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Rita Marley, Lioness of Reggae at 75…

Written by on July 30, 2021

Record company executive, mother, humanitarian makes tremendous impact

Rita Marley moments after receiving a citation from the Government for her contribution to music, during the August 2019 Grand Gala event.

A diamond jubilee comes around after 75 years, and today, Dr Rita Marley is shining like a diamond as she celebrates her 75th birthday. Much has been written and said about Rita, the singer and songwriter, member of the I-Three, mother, grandmother, humanitarian, and widow of Bob Marley, and much more will be said today as family, friends, and fans show their love for the Lioness of Reggae.

But what exactly does Dr Alferita Constantia Marley, who gave the world classics such as Who Feels It Knows It, One Draw, Harambe, A Jah Jah, Good Morning Jah, wish for on her birthday? Cedella Marley, Rita’s daughter, shared her mother’s words. “To see the unification of all people regardless of colour, gender, or race. We have to move forward, not backward … . I don’t want my grandchildren and great-grandchildren to grow up in a world full of conflicts and racism.”

A new half-hour documentary brings to life the acclaimed ‘Nana’, a woman with high ideals, reaching for the stars with her feet firmly planted on the ground. Persons from all areas of the music industry share their thoughts on Mrs Marley, or Sis Rita as they call her, and relate candid stories about her personal influence on their own lives.

Supe producer Clive Hunt reflects on Rita Marley, the record company executive “and the real executive producer”. Hunt points out that regardless of her position at the world-renowned Tuff Gong studios, the CEO didn’t ever think she was too big to sing back-up.


“There is something I really like about her, which would really make me feel good. Whenever she comes to the studio and see me working on certain projects, she would say, ‘Mr Hunt, can I sing back-up vocals?’ And I would think she is joking, and I seh, ‘Ah, Mrs Marley’. But afterwards, she would send a message to me to remind me that she would like to sing. And a few times, that happened. If I am working on a project at Tuff Gong, she wants to be involved. We did Alpha Blondy and Chaka Khan, and she was very involved creatively,” Hunt reminisced.

Saxophonist extraordinaire Dean Fraser, a little warily, shared the nickname Rita Marley has for him. “Mrs Marley call me ‘Deanie Weanie’. When is time to put the set together, she would seh, ‘Come, sister Marcia, Deanie Weanie will put it together.’ I don’t know why. That was just her name,” he told interviewer Carlette DeLeon.

A special memory for Fraser was “a mind-blowing concert” at the renowned Hollywood Bowl in California. “We did a great Bob Marley set, and it was just fantastic. It was as if we didn’t want to stop,” he recalled.

Singer Carlene Davis focused on Rita Marley’s strength, while Julia Vaz, who worked at Tuff Gong for years, paid tribute to the Marley matriarch as the force that made Bob Marley the force that he remains to this day.

“Having lost her husband at such an early age, and she was able to carry on and embrace all his children and keep his legacy alive. She also had her career and was able to put that aside and focus on the development of the foundation and get lawyers to put that in place. We would see each other backstage or at Tuff Gong Studio, and we have had a lot of time to chit-chat about the industry. It is helping me today, where I sit as the wife of Tommy Cowan and his legacy,” Davis pointed out.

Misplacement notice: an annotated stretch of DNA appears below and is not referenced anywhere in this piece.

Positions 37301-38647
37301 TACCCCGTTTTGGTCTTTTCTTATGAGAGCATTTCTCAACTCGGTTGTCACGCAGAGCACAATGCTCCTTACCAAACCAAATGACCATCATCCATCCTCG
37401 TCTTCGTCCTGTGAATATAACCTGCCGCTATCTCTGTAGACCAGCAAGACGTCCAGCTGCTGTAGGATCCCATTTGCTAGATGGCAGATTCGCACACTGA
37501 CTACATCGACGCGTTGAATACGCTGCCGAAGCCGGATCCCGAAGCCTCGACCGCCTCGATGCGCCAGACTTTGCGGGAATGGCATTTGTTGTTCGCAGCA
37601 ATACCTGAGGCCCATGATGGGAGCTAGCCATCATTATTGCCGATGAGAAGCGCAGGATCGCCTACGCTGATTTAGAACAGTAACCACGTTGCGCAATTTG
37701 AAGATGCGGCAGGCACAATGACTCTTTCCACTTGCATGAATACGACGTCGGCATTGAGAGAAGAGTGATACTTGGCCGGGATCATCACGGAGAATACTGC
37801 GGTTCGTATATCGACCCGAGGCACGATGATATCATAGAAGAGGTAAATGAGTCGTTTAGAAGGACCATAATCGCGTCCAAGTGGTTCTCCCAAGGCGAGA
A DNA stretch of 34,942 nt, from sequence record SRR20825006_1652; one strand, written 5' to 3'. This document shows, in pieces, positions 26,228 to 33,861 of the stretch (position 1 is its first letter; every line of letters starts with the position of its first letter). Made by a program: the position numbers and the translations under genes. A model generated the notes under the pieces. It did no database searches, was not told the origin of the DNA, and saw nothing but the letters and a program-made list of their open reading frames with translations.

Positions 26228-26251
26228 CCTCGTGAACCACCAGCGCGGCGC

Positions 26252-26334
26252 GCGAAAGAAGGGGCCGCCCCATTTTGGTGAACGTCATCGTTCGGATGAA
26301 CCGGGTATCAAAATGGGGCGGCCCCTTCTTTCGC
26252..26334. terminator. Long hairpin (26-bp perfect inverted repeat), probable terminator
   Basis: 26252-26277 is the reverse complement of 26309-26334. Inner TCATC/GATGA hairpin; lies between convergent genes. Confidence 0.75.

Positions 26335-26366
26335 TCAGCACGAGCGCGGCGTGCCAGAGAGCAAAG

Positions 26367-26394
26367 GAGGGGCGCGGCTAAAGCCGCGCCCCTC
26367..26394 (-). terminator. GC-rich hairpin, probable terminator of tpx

According to Vaz, “If Rita didn’t do the work that she did, then I don’t think we would have the kind of Bob Marley legacy that we have today. And that is not to say that he was not a great artiste.”

She lauded Rita for “embracing everyone who worked at Tuff Gong”.

Vaz added, “She knows how to inspire and makes you want to give your best every time.”

Rosemary Duncan spoke about the work of the foundations. Rita Marley is the founder and chairperson of the Robert Marley Foundation, Bob Marley Trust, and the Bob Marley Group of Companies. She adopted 35 children in Ethiopia and has assisted over 200 children in the Konkonuru Methodist School in Ghana.


Long-time friend and confidante Grub Cooper, of Fab 5 Band, shared insights into Rita, the mother. “When they started to sing, she kind of kept a tight rein on them. She wanted them to have the education till they reached a point where they could do it all for themselves and make their own decisions. I remember one time she told me that when Ziggy was going to George’s and he started to [grow] locks, and she would pull it out at nights, and Zigg would ask her why. She told him, ‘No, man. You still going school, so conform to the rules, and afterwards, you can do what you want.’ She was a great mom, and she was a mother to all of Bob’s children,” Grub said.

Daughter Stephanie agreed and also spoke of her mother’s wisdom. “When dad passed on, then she had to stand up like the lioness that she is [because of] the impact of what was going on and who daddy was. She was the disciplinarian. Dad would say, ‘Rita deal with her or him deh.’ I feel there was always a community. If she was not there, there was always a nurturer in the house. She was wise,” a poised Stephanie said.

The quality that she admires most about her mother is endearing. “It’s just the way she loves others, just effortlessly. Mummy’s steps are mummy’s steps, and you would have to be brave to try and walk in those steps,” Stephanie declared.

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As Rita Marley marks her 75th birthday today, July 25, The Sunday Gleaner presents the final story in the special two-part exclusive looking at the woman behind the Marley family – her early years and legacy.

Ja Gleaner